The glamorous ceremony, held in Claridge’s Hotel in central London, honoured the finest of stage talent, with many notable names collecting prizes.
For the second time, Andrew Scott was awarded the Best Actor gong, for his role in the radical one-man show Vanya which received critical acclaim during its six-week run at the Duke of York’s Theatre.
Co-stars Patsy Ferran and Anjana Vasan were jointly awarded the Natasha Richardson Award for Best Actress for their performances in A Streetcar Named Desire, while the Best Play was given to The Motive and the Cue by Jack Thorne.
It was performed at the National Theatre but is due to be transferred to the Noel Coward Theatre this December, with its director Sam Mendes also awarded the Lebedev Award for his contribution to theatre.
The event, hosted by the newspaper’s proprietor Lord Lebedev with the help of Ian McKellen, was presented by Susan Wokoma. Among those presenting the awards were Hayley Atwell, Boy George and Paloma Faith, while guests enjoyed champagne, vodka cocktails and musical entertainment.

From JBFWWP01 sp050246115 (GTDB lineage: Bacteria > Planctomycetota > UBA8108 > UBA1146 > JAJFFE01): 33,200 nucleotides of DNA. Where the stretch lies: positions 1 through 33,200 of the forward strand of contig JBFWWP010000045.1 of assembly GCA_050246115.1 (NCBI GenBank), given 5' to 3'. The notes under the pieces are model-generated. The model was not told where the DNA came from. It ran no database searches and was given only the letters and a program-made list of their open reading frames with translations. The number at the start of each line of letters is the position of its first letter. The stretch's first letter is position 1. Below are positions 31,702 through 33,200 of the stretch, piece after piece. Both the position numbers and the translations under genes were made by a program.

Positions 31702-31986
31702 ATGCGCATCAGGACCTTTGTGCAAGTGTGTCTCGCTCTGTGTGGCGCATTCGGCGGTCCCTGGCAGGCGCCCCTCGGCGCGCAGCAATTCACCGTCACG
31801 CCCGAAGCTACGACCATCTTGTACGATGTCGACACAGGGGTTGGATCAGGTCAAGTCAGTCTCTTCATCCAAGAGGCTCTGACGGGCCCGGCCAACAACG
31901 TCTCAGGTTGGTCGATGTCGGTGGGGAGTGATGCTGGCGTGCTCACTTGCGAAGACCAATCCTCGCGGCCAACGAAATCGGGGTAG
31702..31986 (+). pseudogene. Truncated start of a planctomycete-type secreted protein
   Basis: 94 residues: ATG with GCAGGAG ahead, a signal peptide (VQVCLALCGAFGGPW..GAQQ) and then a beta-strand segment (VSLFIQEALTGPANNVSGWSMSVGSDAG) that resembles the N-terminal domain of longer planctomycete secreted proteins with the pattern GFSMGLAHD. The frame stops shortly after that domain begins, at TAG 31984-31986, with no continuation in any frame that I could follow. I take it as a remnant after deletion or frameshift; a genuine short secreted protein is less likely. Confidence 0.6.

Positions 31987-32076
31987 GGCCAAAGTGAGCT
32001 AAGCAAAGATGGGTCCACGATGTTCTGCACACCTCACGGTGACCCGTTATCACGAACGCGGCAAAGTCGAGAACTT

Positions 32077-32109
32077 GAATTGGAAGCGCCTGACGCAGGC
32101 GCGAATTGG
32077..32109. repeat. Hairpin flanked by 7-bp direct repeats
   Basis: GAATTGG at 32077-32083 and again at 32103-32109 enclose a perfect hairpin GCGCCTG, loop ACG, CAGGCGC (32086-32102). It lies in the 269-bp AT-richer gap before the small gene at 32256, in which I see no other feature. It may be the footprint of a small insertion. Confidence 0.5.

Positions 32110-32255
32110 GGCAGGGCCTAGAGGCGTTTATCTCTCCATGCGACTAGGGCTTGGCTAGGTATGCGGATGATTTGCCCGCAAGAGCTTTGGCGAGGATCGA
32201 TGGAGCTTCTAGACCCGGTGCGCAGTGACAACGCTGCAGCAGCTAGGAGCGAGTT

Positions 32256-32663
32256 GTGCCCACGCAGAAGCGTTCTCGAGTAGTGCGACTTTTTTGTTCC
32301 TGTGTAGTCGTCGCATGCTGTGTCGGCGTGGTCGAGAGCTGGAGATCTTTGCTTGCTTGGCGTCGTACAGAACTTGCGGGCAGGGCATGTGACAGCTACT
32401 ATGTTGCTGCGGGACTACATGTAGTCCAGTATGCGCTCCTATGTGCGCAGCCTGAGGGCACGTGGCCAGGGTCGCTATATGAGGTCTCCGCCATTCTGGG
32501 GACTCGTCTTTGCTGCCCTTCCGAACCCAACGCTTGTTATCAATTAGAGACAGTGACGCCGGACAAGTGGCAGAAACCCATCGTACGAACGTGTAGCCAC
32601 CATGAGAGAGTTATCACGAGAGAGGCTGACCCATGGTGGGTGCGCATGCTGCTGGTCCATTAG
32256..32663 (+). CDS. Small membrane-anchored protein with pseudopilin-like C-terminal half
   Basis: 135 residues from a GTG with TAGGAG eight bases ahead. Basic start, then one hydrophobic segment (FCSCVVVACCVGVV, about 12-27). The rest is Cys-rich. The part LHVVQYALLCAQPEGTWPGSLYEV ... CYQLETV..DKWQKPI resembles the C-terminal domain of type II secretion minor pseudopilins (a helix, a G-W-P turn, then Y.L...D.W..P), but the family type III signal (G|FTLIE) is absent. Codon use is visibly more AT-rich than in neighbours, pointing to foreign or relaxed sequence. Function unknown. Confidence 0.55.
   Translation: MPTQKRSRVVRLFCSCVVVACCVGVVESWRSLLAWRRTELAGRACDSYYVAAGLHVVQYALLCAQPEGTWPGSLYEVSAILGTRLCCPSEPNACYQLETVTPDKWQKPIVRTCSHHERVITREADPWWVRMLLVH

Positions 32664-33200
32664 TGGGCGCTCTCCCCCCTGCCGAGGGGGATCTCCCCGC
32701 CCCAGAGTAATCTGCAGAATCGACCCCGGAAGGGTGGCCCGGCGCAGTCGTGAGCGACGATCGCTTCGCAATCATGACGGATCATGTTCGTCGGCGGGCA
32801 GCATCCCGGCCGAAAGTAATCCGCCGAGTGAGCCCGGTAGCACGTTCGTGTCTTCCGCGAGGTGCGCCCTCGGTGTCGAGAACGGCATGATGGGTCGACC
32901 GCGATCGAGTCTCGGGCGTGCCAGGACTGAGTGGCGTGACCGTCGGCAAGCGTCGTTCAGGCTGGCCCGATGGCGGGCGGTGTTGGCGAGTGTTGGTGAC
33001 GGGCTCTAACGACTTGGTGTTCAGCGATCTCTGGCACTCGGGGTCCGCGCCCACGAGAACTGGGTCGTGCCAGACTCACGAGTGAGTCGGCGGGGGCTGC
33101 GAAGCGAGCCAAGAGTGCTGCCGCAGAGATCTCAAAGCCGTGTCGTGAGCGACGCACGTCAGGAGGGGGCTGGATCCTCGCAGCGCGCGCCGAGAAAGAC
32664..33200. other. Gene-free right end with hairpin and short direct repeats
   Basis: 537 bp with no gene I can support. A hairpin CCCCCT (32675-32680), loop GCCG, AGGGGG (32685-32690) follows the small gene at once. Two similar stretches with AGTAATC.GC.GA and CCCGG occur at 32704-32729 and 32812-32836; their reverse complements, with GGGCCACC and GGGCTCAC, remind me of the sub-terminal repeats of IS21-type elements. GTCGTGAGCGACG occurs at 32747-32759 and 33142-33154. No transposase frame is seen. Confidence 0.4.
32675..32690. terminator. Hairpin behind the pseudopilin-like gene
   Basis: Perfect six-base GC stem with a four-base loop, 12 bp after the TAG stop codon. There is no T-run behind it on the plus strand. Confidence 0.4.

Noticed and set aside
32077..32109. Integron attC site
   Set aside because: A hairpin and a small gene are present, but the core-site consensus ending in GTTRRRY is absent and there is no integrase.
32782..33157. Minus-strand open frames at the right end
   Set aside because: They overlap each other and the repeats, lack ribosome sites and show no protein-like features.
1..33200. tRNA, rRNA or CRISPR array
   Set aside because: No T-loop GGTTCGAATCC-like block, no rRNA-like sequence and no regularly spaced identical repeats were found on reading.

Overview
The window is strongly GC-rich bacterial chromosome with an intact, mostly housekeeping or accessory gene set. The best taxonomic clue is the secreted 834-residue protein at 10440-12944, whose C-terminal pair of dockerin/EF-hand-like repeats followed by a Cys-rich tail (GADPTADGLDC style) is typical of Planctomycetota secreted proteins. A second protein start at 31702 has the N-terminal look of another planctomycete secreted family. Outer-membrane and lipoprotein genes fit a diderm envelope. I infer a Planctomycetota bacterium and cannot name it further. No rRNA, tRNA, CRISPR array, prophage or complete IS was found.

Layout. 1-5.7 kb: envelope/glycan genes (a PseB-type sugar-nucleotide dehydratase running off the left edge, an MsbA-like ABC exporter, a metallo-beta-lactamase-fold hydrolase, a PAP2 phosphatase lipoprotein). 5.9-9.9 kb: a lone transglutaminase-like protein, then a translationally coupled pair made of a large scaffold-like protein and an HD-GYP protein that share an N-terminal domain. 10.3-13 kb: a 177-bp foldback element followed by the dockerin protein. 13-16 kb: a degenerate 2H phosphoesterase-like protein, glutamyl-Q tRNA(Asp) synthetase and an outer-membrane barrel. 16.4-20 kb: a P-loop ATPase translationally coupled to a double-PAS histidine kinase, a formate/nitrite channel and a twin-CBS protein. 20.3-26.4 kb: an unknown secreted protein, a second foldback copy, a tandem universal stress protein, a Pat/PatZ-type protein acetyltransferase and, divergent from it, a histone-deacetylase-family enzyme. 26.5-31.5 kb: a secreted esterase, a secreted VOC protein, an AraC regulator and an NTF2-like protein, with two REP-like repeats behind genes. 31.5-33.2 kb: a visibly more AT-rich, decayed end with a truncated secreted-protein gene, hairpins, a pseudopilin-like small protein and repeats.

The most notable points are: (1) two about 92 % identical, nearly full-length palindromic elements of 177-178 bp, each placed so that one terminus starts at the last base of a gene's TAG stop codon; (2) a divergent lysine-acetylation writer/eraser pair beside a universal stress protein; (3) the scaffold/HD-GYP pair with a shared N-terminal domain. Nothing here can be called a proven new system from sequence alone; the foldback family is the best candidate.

Elton John received a special Editor’s Award for bringing his collaborative spirit to the world of musical theatre, while Ruth Wilson received the same award for her performance in The Second Women at the Young Vic.
The 24-hour production saw Ms Wilson sat within a glass box as she offered variations on the same scene with 100 different partners, often improvising and changing character.
Meanwhile, the Best Musical went to the Bridge Theatre’s blockbuster Guys & Dolls which was nominated for four other Awards on the night, while Tatenda Shamiso won the Emerging Talent for NOI.D. at the Royal Court.
Founded in 1955, the ceremony is the UK’s oldest drama awards, with Richard Burton first winning the Best Actor title for his role in the Shakespearean history play Henry V.
Lord Lebedev, a shareholder of The Independent and Evening Standard, said: “I am proud to have hosted so many people at the Evening Standard Theatre Awards tonight, all of whom are testament to the resilience of the West End, and the resurrection of the London stage after several challenging years.”